I quickly discovered that a GPO had recently been implemented that enforced NLA for RDS and also assigned a certificate template to use for Remote Desktop instead of the default self-signed version. I hopped onto the certificate authority to check out the certificate template that had been configured and compared it to the recommendations of the Microsoft article for assigning certificates to RDS sessions at https://blogs.technet.microsoft.com/enterprisemobility/2010/04/09/configuring-remote-desktop-certificates/ as this is an article I have referred to before and know it works.
As anyone who visits my site on a regular basis may have noticed, I’ve been working hard on securing up this blog to make it follow more best practices and more in keeping with modern web security given it’s been quite a while since I’ve touched that side of the site, and there have been numerous things that I have implemented and I thought I would give a little run down of them.
Read on after the fold for the low down on each of the features and how it works.
Our MD at Fordway authored an article on freshbusinessthinking.com back in November 2014 which I was drawn to today which for me really hits the nail on the head about security and how public cloud addresses it and the simple fact is, is your organisation fully PCI DSS compliant or do you hold an ISO 27001 certification? How about the myriad of other industry security certifications such as SOC, FIPS 140-2, HIPAA or EAL?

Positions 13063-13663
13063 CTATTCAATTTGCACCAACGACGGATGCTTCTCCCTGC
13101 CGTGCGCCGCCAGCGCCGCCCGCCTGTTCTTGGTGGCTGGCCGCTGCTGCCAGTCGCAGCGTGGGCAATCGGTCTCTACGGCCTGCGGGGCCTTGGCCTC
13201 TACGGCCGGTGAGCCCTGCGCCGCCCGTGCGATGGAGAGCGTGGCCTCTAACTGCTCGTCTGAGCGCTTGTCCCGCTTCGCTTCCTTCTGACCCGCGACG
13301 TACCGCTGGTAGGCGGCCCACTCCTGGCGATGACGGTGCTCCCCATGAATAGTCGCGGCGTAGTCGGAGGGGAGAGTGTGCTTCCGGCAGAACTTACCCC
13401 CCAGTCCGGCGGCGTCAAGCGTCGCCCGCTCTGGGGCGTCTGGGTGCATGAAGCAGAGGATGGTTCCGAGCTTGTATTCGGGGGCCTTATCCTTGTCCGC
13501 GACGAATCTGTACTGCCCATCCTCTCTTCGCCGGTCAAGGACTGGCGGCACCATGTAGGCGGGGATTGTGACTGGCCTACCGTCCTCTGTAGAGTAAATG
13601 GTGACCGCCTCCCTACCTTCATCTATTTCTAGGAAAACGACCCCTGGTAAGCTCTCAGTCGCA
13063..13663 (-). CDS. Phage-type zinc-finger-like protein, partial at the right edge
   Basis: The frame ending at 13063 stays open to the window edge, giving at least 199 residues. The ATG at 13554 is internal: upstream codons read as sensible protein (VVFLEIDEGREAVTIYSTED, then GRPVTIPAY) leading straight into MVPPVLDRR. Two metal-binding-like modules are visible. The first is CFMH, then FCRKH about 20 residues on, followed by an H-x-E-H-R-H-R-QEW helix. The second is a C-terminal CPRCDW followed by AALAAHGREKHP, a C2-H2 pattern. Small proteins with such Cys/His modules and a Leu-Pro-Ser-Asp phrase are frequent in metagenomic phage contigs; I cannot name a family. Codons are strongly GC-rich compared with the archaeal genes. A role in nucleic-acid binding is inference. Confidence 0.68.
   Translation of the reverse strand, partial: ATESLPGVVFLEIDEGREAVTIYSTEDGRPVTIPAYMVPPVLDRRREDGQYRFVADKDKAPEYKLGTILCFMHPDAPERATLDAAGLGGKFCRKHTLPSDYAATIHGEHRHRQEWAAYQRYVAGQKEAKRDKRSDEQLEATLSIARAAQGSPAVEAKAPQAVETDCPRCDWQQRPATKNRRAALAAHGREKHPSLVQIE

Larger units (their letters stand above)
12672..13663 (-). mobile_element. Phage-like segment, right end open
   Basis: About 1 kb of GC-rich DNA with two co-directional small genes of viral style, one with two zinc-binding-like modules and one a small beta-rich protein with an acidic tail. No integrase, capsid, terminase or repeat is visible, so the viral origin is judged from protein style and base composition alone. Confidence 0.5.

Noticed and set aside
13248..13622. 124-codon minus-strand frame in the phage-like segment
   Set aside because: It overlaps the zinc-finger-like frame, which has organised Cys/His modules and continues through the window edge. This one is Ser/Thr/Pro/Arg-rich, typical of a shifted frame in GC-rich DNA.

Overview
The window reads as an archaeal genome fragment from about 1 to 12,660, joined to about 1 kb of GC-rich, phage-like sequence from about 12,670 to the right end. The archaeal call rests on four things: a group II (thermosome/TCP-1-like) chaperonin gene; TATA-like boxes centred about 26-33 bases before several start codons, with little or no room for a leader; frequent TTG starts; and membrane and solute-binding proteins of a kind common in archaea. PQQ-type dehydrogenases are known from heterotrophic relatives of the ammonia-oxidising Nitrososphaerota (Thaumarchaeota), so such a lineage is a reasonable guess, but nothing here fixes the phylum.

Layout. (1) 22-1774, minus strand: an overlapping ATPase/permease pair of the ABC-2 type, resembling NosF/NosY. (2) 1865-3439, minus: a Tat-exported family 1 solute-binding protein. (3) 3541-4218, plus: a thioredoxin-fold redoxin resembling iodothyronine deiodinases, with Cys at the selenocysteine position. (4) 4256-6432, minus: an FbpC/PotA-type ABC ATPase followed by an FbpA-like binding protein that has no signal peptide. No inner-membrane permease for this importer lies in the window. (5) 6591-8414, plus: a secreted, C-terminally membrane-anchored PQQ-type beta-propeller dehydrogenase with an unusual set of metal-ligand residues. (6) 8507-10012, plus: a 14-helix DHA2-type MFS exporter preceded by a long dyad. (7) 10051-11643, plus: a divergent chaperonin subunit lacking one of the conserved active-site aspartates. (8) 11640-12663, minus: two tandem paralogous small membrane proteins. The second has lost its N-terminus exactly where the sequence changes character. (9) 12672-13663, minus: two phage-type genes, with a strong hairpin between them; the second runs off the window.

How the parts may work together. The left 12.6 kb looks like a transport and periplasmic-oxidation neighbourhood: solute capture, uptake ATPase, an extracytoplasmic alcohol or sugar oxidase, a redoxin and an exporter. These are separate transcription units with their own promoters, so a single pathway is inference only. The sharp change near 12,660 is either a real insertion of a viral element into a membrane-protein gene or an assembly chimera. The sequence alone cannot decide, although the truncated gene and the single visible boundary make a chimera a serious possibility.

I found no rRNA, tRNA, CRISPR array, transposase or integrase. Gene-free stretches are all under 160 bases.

Well public cloud providers often are accredited with a number of these certifications which makes their environments actually more secure than the majority of environments run by in-house IT.
This script kiddie (if we can call him that) is so Ã¢â‚¬Ëœleet that he’s managed to discover a way to monitor who is viewing Google or any other website at a given moment in time: Unless that is, you have an internet connection faster than him else all he see’s is * and Request Timed Out.
Recently a DNS exploit was discovered by Dan Kaminsky. This exploit was reportedly so big that he decided to keep the details close to hand until everyone had a chance to plug their DNS servers, however this plan failed somewhat and details of it got online.
Whilst most people fixed their DNS some major players like AT&T and Apple are still yet to fix the issue, and the first released reports of the exploit being performed came to light today.